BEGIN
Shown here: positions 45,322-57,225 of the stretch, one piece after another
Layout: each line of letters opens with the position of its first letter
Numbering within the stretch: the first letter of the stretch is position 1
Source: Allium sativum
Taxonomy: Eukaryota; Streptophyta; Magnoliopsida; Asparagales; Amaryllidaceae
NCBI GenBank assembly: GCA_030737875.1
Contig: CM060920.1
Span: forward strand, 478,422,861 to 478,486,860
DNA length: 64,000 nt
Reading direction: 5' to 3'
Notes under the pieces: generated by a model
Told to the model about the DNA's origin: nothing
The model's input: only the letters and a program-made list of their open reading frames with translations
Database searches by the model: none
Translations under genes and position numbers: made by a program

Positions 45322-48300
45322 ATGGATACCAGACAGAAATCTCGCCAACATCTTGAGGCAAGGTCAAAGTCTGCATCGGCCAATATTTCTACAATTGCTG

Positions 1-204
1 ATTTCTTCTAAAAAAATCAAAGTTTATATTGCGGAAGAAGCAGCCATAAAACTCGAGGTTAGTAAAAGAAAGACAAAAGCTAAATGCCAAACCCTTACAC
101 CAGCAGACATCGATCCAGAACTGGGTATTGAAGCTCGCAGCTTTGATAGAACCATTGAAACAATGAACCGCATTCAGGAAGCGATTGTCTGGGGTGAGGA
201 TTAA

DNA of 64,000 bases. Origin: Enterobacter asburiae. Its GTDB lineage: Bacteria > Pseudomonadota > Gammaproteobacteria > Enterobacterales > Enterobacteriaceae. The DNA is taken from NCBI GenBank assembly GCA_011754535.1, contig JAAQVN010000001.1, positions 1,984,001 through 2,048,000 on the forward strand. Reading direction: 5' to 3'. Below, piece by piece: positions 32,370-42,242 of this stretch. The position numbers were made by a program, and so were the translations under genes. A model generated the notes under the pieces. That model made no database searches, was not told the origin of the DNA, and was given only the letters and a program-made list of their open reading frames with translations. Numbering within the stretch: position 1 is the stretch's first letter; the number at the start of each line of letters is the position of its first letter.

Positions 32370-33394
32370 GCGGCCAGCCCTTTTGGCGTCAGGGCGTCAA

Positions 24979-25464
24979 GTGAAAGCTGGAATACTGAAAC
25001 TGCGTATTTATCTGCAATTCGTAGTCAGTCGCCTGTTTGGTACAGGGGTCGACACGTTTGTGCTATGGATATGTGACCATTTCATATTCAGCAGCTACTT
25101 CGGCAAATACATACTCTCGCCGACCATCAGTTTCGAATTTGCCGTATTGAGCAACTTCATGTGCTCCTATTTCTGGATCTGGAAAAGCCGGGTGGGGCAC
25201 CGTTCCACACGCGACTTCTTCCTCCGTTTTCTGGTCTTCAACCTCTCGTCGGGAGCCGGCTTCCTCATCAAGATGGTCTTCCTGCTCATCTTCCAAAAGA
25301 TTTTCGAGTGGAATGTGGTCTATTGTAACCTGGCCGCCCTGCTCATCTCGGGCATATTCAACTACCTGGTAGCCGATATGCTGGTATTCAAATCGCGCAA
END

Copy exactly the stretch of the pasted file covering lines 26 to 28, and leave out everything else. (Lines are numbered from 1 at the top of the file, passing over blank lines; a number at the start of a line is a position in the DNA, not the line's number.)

24979 GTGAAAGCTGGAATACTGAAAC
25001 TGCGTATTTATCTGCAATTCGTAGTCAGTCGCCTGTTTGGTACAGGGGTCGACACGTTTGTGCTATGGATATGTGACCATTTCATATTCAGCAGCTACTT
25101 CGGCAAATACATACTCTCGCCGACCATCAGTTTCGAATTTGCCGTATTGAGCAACTTCATGTGCTCCTATTTCTGGATCTGGAAAAGCCGGGTGGGGCAC